What type of bedding?

Discussion in 'Coop & Run - Design, Construction, & Maintenance' started by Breshcandra, Feb 11, 2011.

  1. Breshcandra

    Breshcandra Songster

    Mar 11, 2010
    Granite Falls, WA
    What type of bedding do you use and why?
    Last edited: Feb 12, 2011
  2. spiritdance

    spiritdance Songster

    Dec 13, 2010
    I like fine pine shavings because they work great for the deep litter method and compost great for the garden. However, I've seen a lot of people posting about using sand and its benefits. I might give it a try in one coop and see how it works. If it's as cheap and easy to maintain as some say, I will probably switch unless I find a cheaper source of pine soon. It gets expensive at tractor supply if you have a lot of birds.
  3. ginormous chicken

    ginormous chicken Songster

    Jan 18, 2011
    Elverta, California
    I like fine pine shavings because they work great for the deep litter method and compost great for the garden.

  4. Patricia Jane

    Patricia Jane Songster

    Oct 28, 2010
    Petaluma CA

  5. elmo

    elmo Songster

    May 23, 2009
    Sand, because it's easy to clean with a reptile litter scoop taped to a long handle (picks out the poo, leaves the sand behind). Sand stays mostly put, unlike pine shavings. I hate the way shavings are always fluttering around where you don't want it. And my chickens like to dustbathe in it.

    Of course, I do use shavings in the nestboxes.
  6. OkChickens

    OkChickens Orpingtons Are Us

    Dec 1, 2010
    Owasso, Oklahoma
    I currently use straw because I found really cheap bales. I am considering the bedding to pine shavings because they are easier to clean and it costs just a little bit more. I hope it is worth a little more for the convenience.

    Last edited: Feb 12, 2011
  7. chuckzoo

    chuckzoo Songster

    Apr 20, 2009
    Tuscaloosa, Alabama
    I use straw in the winter, it's super warm for the chickens (they will actually bed down in it) although it is a bit harder to clean. In the summer I switch back to pine shavings.
  8. Captain Carrot

    Captain Carrot Songster

    Jan 25, 2011
    I use straw because I get it for free from a friendly neighbor. He grows wheat and barley but doesn't need the straw he gets from it. I give him a few eggs, or chicks from time to time.

    I don't find the straw to be that bad to clean up. I have a huge chicken shed with concrete floor, I use a pitchfork, wheel barrow and a broom to clean it up. It then gets heaped up to rot a little before being mixed into the compost. I then hose the floor down.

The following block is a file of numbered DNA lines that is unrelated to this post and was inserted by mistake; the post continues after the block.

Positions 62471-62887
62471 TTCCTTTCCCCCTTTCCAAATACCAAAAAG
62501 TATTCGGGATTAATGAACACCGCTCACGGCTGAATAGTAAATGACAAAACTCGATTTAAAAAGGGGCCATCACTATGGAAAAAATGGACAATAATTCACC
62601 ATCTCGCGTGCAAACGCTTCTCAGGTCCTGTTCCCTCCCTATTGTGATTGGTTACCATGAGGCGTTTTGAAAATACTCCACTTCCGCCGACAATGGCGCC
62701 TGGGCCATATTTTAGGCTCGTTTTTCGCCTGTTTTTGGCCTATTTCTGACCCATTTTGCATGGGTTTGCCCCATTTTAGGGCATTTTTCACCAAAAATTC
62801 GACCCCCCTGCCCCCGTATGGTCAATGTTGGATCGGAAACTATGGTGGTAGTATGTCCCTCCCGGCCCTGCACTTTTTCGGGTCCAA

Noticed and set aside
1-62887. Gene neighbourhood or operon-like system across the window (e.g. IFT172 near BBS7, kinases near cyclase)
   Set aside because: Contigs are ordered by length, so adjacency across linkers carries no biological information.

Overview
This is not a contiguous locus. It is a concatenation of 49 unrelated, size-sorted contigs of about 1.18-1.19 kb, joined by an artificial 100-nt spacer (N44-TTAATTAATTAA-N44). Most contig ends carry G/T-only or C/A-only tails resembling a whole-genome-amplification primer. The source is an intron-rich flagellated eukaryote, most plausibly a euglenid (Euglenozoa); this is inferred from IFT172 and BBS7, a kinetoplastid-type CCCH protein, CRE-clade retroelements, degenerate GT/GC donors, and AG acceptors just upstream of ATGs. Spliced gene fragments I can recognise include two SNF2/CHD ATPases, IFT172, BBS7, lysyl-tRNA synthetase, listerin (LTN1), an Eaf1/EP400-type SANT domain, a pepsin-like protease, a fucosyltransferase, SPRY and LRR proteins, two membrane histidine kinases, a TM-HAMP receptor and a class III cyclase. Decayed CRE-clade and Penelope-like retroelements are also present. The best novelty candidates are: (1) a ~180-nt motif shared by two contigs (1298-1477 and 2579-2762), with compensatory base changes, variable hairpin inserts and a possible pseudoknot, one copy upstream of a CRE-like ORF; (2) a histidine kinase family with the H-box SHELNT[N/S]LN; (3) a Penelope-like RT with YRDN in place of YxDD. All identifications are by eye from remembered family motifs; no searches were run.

I go over the straw with a rake every other day, to keep it fluffy.
  9. Huskeriowa

    Huskeriowa Chirping

    Dec 19, 2010
    My Coop
    I am assuming that bedding is synonymous with litter. I am interested and somewhat confused by the different litter options. I was prepared to use pine shavings but suddenly the advocates of sand litter came out of the woodwork. From what I understand, people that have a dirt floor love the pine shavings and people that have another type of floor are split on the pine shaving versus the sand option. I have a raised floor that is vinyl covered and have no idea which is best for my specific situation. Maybe someone knows if the deep litter method works if the coop is raised above the ground? Or is it best in that circumstance to just use sand and a cat scooper? From reading the posts I also wonder if a warm versus cold climate dictates the viability of each strategy.
    Last edited: Feb 12, 2011
  10. Captain Carrot

    Captain Carrot Songster

    Jan 25, 2011
    deep litter only really works on a dirt floor, a few members have posted that they've had to clean the coop out in winter. These people didn't have a dirt floor.

    Deep litter wouldn't work on a raised floor, it doesn't work on my concrete floor either. and I'm sure it'll be expensive for me.

    I started off using pine shavings, and now use straw. There is no difference in cleaning.

    If you're coop is on the small side, maybe you could start off with the shavings for a couple of months, and then try the sand for a couple of months. Work out how much each costs and how much work it is to clean the coop out.

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